Kayaking the Bass River, MA

The helpful folks at Cape Cod Kayaking will get you set up for a Bass River adventure. Photo: New England Boating
The helpful folks at Bass River Kayaks, Cruises & Paddleboards will get you set up for a Bass River adventure. Photo Tom Richardson

The Bass River separates the Cape Cod towns of Yarmouth and Dennis, and was once considered the site of a canal that would bisect the Cape. Today, it’s a popular jumping-off spot for trips to Nantucket, Martha’s Vineyard, Vineyard Sound and Monomoy, but also serves as a protected playground for paddlers of all skill levels, as we learned during a trip with Bass River Kayaks, Cruises & Paddleboards, which rents kayaks at the base of the Rte. 28 bridge (guided tours are available, too).

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Bass River launch sites.

 

From this location, paddlers can head up- or downriver. Either way, you’ll find more than enough water to occupy you for a full day of fun and adventure. Osprey, heron, egrets, hawks and other birds are common sights along the river, and the fishing for striped bass can be excellent as well, so pack a rod.

Downriver, you can explore the marshes behind West Dennis Beach or enjoy sandy Boater’s Beach, just inside the inlet. Upriver is Grand Cove and the Wilbur Preserve, where you can beach your ‘yak and enjoy a picnic or swim. And if you’re feeling especially spunky, you can paddle all the way north under the Rte. 6 bridge and into Follins Pond, but you’d best plan that kind of trip around the tides!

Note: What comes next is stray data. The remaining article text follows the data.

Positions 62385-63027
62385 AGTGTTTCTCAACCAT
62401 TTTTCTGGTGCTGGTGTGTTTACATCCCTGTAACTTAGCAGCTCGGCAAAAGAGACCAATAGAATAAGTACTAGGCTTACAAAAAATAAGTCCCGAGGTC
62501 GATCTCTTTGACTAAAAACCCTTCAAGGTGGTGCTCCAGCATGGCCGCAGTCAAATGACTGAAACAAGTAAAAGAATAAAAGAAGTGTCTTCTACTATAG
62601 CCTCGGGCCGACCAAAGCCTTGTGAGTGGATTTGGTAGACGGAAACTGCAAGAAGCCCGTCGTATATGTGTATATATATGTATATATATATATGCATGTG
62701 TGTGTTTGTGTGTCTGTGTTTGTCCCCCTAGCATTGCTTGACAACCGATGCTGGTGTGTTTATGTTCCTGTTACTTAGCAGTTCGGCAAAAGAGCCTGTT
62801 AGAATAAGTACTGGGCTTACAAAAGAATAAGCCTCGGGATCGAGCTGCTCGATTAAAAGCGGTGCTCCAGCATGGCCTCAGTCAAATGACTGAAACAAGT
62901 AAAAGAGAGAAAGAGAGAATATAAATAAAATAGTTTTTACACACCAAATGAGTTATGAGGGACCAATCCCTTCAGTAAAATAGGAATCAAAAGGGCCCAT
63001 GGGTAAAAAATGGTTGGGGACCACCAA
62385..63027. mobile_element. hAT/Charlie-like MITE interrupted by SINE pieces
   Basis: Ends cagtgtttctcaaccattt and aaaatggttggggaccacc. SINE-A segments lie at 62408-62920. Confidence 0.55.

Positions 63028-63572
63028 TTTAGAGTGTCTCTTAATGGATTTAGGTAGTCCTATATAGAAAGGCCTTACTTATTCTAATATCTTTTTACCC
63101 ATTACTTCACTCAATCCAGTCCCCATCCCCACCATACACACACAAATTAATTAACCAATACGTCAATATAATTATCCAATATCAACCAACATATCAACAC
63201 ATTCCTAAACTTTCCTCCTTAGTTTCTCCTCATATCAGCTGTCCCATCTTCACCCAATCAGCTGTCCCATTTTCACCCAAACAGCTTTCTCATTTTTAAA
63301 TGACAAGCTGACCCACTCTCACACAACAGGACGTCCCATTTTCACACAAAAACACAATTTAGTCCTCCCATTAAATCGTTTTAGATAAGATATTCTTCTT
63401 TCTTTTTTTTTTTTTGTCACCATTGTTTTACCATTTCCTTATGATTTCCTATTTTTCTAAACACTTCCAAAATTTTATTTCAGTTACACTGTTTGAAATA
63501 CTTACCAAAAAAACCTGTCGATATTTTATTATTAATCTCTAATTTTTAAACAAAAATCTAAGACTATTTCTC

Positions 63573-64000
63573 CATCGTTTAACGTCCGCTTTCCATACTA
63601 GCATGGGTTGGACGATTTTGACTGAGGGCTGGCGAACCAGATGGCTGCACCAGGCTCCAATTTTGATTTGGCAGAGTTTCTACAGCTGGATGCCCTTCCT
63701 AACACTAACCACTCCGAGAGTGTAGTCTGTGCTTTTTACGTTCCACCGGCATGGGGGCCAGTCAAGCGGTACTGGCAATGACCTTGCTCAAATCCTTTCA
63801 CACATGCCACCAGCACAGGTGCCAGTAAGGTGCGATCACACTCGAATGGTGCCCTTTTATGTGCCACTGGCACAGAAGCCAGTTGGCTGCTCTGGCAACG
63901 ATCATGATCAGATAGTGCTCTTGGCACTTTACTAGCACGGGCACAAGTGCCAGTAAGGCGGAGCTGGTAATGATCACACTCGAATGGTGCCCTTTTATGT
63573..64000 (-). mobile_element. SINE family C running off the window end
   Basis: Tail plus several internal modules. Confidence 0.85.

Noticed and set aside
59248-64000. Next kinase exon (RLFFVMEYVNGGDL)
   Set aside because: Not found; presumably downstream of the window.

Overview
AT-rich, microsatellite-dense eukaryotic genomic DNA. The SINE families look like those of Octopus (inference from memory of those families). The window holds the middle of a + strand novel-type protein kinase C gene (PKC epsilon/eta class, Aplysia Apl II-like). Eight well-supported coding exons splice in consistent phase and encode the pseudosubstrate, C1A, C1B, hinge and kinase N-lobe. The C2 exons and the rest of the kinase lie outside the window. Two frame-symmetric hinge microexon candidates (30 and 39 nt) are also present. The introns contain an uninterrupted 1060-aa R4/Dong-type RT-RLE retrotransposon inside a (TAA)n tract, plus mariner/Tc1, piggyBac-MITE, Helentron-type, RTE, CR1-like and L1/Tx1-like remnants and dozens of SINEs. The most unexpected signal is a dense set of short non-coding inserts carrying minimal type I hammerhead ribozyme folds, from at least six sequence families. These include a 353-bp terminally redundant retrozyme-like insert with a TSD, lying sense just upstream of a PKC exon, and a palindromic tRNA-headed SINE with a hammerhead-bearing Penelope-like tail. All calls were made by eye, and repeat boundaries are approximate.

Feeling peckish or thirsty? Sustenance and drink can be found a few hundred yards from Bass River Kayaks, Cruises & Paddleboards at the Summer Shanty, at the Bass River Marina.

If you have your own kayak, you can put in near the Cape Cod Kayaking location, as well as the Wilbur Park Launch off High Bank Road, where you’ll find a nice, sandy beach adjacent to the ramp and free parking. Another spot to launch is the ramp at the end of Uncle Freeman’s Road in West Dennis. Limited parking is available along the road.

Before planning a trip, be aware of the string tidal currents in the river, as well as the wind speed and direction. A stiff southwest wind opposing an ebb-tide current can chop up the waters in some spots and make for tough paddling. The same holds true for a flood tide in a stiff northerly breeze. That said, the Bass River is a good spot for beginner paddlers, as it offers lots of protected spots that are out of the wind and current. Know your limitations, watch the weather and plan accordingly. You’ll have a great time!

For more information visit Bass River Kayaks, Cruises & Paddleboards (open Memorial Day through September).

Watch a video on paddling the Bass River.